However, we are extremely concerned that the disappearance of the education maintenance allowance (EMA) could reduce the number of children staying in education post-16. We urge the government to act carefully in designing EMA’s replacement to ensure disadvantaged young people are not forced to leave education.

We are waiting anxiously for further details about the future of legal aid. If the Ministry of Justice is to absorb the Legal Services Commission, with a vastly reduced overall budget, it is very unclear how the government will ensure everyone can access justice.

Christine Blower, general secretary, National Union of Teachers

The government may talk about protecting schools, but schools are not protected and nor are local authorities. Attacks are already being made on additional education funding outside of the core schools budget, with vital frontline services to schools already under threat.

It is still not clear whether the pupil premium is new money, or if the funding for Sure Start is protected in real terms. Even in relation to school funding, to say that per pupil funding will be maintained in "cash terms" points towards a per pupil cut in funding in real terms. The Chancellor will need to reassure parents and teachers on this point. 

Lucie Russell, director of campaigns YoungMinds

We welcome the measures announced in the comprehensive spending review to expand access to psychological therapies for the young, and those with mental illness, and expand the use of personal budgets for special education needs, children with disabilities and long term health conditions.

These announcements  however are set against a backdrop of 28 per cent cuts in central government funding to local councils over the next four years, and an ask of £20bn of efficiency savings in the NHS.

We must ensure that these cuts do not affect investment in child and adolescent mental health services.

Dr Katherine Rake, chief executive, Family and Parenting Institute

The full impact of the coalition’s economic decisions upon families will now begin to emerge.

Families rely on state services more than ever in these difficult times. But the cuts to council budgets will inevitably damage these frontline services. Furthermore, it remains to be seen exactly what problems could be caused for families by the changes to housing benefits and the increased cost of rail fares.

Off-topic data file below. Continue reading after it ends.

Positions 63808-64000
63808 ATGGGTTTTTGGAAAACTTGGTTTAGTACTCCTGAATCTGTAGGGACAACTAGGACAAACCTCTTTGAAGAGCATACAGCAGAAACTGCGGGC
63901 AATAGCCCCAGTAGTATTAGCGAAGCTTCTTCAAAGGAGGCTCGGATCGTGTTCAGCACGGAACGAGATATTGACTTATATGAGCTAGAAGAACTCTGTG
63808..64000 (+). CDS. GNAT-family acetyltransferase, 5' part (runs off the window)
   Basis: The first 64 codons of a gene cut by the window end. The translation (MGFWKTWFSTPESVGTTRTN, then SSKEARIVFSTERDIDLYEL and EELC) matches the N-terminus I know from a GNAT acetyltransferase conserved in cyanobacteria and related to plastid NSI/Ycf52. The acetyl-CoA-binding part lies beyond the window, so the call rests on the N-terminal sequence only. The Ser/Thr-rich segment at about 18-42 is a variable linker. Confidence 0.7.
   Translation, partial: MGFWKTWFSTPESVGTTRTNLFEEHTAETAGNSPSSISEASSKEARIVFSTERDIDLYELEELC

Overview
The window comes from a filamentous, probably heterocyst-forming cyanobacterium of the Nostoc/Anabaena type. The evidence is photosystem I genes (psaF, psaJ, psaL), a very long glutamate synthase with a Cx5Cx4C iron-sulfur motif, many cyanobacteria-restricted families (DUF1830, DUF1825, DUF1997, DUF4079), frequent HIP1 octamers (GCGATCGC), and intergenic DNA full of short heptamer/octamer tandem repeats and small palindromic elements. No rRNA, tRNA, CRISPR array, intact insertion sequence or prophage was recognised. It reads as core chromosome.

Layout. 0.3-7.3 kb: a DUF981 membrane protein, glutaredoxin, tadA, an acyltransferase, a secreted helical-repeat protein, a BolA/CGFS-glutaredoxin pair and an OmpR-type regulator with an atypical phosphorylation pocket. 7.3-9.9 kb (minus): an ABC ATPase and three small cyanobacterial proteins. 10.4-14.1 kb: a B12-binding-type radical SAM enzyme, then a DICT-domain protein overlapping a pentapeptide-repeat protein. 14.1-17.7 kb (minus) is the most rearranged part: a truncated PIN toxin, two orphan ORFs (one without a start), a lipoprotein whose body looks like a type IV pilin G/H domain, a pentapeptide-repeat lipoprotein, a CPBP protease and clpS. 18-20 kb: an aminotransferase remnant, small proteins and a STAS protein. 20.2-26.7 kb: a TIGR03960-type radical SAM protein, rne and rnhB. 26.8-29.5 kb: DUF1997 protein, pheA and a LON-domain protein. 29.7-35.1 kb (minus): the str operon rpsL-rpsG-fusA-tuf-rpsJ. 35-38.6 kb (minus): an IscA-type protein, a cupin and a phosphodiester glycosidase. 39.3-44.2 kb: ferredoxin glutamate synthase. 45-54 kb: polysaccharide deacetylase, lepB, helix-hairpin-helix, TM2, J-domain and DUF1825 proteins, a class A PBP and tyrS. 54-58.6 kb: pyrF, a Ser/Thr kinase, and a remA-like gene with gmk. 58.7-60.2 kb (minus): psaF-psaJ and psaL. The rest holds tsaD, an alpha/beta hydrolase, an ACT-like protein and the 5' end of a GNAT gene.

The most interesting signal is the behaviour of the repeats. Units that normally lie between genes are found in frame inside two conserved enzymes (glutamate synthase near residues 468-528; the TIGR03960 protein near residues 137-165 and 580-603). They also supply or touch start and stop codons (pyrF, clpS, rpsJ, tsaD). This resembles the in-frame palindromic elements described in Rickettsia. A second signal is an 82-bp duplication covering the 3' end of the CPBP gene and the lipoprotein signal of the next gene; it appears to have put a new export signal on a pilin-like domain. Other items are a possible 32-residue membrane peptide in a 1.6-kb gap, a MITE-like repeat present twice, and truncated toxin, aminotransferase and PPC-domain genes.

The overall package of cuts could have a significant negative effect upon UK family life. We know that families have been deeply anxious over the cuts. Now that the full extent has been made clear, it is vital that the government makes it clear how it can bring families on the journey as it works to build a family friendly society.

Mark Lever, chief executive, National Autistic Society

The domino effect of cuts across school transport, respite care, crucial benefits and other vital services could push whole families to crisis point at profound expense to those local authorities left picking up the pieces.

Now more than ever, government must acknowledge the long term cost benefits of providing families affected by autism with the right support at the right time. The increase in social care funding is welcome, but it must be remembered that older people are not the only vulnerable group in society that need protecting.

Graham Hoyle, chief executive of the Association of Learning Providers
On skills and apprenticeships: We welcome the government’s confirmed commitment to apprenticeships as the flagship skills programme that can make the most difference to helping businesses lead us out of recession.
On young people: The abolition of the educational maintenance allowance will be a cruel blow to the thousands of disadvantaged young people who our members help every year to find employment via training unless the promised replacement of targeted support is applied to them.  Ministers must recognise that many of these young people come from broken homes with no access to financial support other than what the state provides.  
On welfare to work: ALP is pleased that private and third sector providers have been earmarked to play a major role in helping people back to work.  It is important though that ministers recognise the importance of skills training in enabling individuals to hold on to new jobs and progress within them.